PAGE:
Piers Morgan told 'this is the warning sign' by Professor Devi Sridhar on Good Morning Britain amid spike in Scottish Covid-19 cases

According to health expert Devi Sridhar the “endgame” for coronavirus is a vaccine.

Piers Morgan was told rising cases and deaths across Europe is a “warning sign” for the UK by an Edinburgh professor in public health this morning on Good Morning Britain.

The journalist and TV presenter asked Devi Sridhar, professor of Global Public Health at the University of Edinburgh, if the UK is to expect a surge in coronavirus cases and deaths as seen in France and Spain.

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Ms Sridhar said the recent spikes in Europe are a “warning sign” and urged British people to pay more attention to social distancing rules.

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“This is the warning sign for each fo us to just be a bit more cautious about our behaviour,” the health professor said, “ and to avoid crowded places and riskier settings.

"Experts are concerned because it does look like the cases are starting to increase and once you reach past a certain point of expediential growth it’s very hard to reverse it without quite hard restrictions, and we’re trying to avoid that.

"We are trying to keep the progress we’ve made, lift lockdown and keep schools open. So I think right now there are some really hard decisions for ministers on what exactly they want to do – where is transmission occurring, can you do targeted measures towards those places? And how do you increase your testing and get your testing working which still seems to be not at where it needs to be?”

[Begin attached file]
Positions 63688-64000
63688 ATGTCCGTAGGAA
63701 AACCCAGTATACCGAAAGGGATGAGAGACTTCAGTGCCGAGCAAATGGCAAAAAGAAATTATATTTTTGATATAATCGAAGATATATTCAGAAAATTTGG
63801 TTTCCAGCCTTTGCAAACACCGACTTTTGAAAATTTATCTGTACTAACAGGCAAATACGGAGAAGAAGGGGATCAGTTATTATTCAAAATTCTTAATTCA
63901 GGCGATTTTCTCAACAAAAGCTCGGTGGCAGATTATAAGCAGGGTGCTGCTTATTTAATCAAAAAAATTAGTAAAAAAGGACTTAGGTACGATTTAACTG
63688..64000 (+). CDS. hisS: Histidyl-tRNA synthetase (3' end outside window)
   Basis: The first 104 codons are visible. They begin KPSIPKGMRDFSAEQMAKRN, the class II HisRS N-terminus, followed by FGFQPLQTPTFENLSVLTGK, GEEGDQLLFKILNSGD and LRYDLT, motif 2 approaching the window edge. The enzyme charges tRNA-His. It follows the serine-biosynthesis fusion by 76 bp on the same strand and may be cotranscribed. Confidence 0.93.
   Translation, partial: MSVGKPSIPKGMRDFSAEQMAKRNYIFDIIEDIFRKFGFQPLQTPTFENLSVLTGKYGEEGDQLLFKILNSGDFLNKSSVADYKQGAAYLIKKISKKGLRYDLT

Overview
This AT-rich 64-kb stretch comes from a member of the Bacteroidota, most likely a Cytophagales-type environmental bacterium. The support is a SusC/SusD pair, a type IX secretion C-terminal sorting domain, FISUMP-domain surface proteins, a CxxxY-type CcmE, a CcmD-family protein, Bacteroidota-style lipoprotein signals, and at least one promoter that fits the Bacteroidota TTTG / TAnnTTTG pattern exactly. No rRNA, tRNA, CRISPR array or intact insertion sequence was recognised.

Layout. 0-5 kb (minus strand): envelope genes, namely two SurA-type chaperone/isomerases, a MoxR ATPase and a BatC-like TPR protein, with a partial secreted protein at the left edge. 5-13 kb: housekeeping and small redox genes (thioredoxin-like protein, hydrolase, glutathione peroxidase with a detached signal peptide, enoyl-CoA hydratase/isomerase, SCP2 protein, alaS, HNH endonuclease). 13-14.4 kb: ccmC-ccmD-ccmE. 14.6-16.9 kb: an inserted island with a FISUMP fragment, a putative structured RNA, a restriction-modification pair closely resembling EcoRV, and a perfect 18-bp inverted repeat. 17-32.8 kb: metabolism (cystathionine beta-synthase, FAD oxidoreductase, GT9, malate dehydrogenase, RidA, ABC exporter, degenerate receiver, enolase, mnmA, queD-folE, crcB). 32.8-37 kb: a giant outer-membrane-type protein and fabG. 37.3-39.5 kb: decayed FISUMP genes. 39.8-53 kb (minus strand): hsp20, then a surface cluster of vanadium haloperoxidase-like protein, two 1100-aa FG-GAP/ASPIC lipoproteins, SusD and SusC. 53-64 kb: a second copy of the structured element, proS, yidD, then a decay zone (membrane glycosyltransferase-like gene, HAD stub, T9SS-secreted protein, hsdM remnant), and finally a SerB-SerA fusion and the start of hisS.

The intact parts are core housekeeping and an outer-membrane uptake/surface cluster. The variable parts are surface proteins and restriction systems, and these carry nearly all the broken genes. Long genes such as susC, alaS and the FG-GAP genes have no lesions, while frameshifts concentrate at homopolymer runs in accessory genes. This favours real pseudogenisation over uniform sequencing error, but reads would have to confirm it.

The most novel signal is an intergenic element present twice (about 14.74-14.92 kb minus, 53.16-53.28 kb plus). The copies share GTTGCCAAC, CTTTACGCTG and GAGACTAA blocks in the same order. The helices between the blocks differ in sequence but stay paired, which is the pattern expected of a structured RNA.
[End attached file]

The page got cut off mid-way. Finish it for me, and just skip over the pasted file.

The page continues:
Devi Sridhar speaking on Good Morning Britain with Piers MorganDevi Sridhar speaking on Good Morning Britain with Piers Morgan
Devi Sridhar speaking on Good Morning Britain with Piers Morgan

When asked what the “endgame” for the coronavirus will be, Ms Sridhar said a vaccine is the most obvious solution, or some kind of treatment to keep people out of hospital, which is making promising progress.

The Edinburgh professor said her advice to young people is not to get infected and ‘think they might be over with it’ because there is risk of reinfection.

She said: "By the next couple of months we’ll have rapid testing in place, and also we have vaccines, several very promising vaccines in trials and hopefully we’ll have a vaccine by 2021.”

“I want to give people optimism. There is so much to be hopeful about. If you are admitted to hospital today, you are much more likely to survive than you were several months ago. We have better and better testing in place.

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“My message to young people though is don’t think you can just get infected and think ‘I get it over with’ because you might get it again in the future. Heard immunity is not the way out.”

Yesterday, Sunday, 6 September saw the highest daily jump in coronavirus cases since May with 208 new positive cases being confirmed.

In the Sottish Government’s latest update, data showed no new deaths have been reported. It means the death toll remains at 2,496.

The figures also showed as of Sunday at 2pm, four people were in intensive care with confirmed Covid-19 across the country, while 245 people were in hospital.

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